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New research suggests buying ED drugs online or on private market can be deadly

San Francisco, CA, May 31, 2010–Counterfeit drugs for erectile dysfunction (ED) can contain toxic materials, too much active ingredient or no active ingredient at all and pose serious health risks, according to research presented at the 105th Annual Scientific Meeting of the American Urological Association (AUA). Taking ED medication that is not prescribed is already dangerous because these medications can interact with other drugs or may not be safe for people with other health conditions, like high blood pressure or cardiovascular disease. Members of the media can meet with the researchers and hear more during a special press conference on Monday, May 31, 2010 at 11:30 a.m. PDT.

Researchers from Korea compared 19 counterfeit drugs to their prescription counterparts and found that the counterfeits not only looked different in size (32 percent) and color (42 percent) but also contained different amounts of the active ingredient. More than half of the tablets (58 percent) contained an excess of active ingredient—more than double the amount for some counterfeits. Meanwhile, 37 percent of the fake drugs contained no active ingredient at all. Some counterfeits contained unapproved erectogenic materials (i.e. homo-sildenafil, hongdenafil, amino-tadalfil, xanthoanthrafil, pseudovardenafile), while others contained heavy metals (one contained lead, four contained mercury). 

“Many men may think that buying drugs online will save them the embarrassment of going to the doctor and explaining their problem,” said Anthony Y. Smith, an AUA spokesperson. “Unfortunately, what these men do not realize is that buying drugs online can be dangerous, but taking a medication that is not prescribed can be even more dangerous. Men need to know that doctors are familiar with ED. We diagnose and treat it every day. Hiding the problem from your physician can also be a potential problem because it may be a warning sign of other impending health problems, such as metabolic syndrome or heart disease.”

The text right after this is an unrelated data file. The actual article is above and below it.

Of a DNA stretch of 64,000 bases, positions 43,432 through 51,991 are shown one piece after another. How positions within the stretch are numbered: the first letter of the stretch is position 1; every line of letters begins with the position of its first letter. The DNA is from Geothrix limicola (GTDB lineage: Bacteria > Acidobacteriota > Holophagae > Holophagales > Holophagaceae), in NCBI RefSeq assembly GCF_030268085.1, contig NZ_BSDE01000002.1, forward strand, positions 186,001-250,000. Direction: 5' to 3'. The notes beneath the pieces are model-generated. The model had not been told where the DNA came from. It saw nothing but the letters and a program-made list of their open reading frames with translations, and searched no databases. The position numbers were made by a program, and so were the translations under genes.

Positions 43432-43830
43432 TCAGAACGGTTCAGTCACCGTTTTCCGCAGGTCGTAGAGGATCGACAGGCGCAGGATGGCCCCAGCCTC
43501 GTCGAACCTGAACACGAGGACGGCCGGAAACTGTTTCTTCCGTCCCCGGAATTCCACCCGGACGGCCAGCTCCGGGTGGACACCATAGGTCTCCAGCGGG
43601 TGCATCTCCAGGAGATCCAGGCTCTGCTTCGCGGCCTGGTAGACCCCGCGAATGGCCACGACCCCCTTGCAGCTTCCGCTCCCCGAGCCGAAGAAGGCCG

NOTE TO REPORTERS: Experts are available to discuss this study outside normal briefing times. To arrange an interview with an expert, please contact the AUA Communications Office at the number above or e-mail 

About the American Urological Association: Founded in 1902 and headquartered near Baltimore, Maryland, the American Urological Association is the pre-eminent professional organization for urologists, with more than 16,000 members throughout the world. An educational nonprofit organization, the AUA pursues its mission of fostering the highest standards of urologic care by carrying out a wide variety of programs for members and their patients.

Wendy Isett, AUA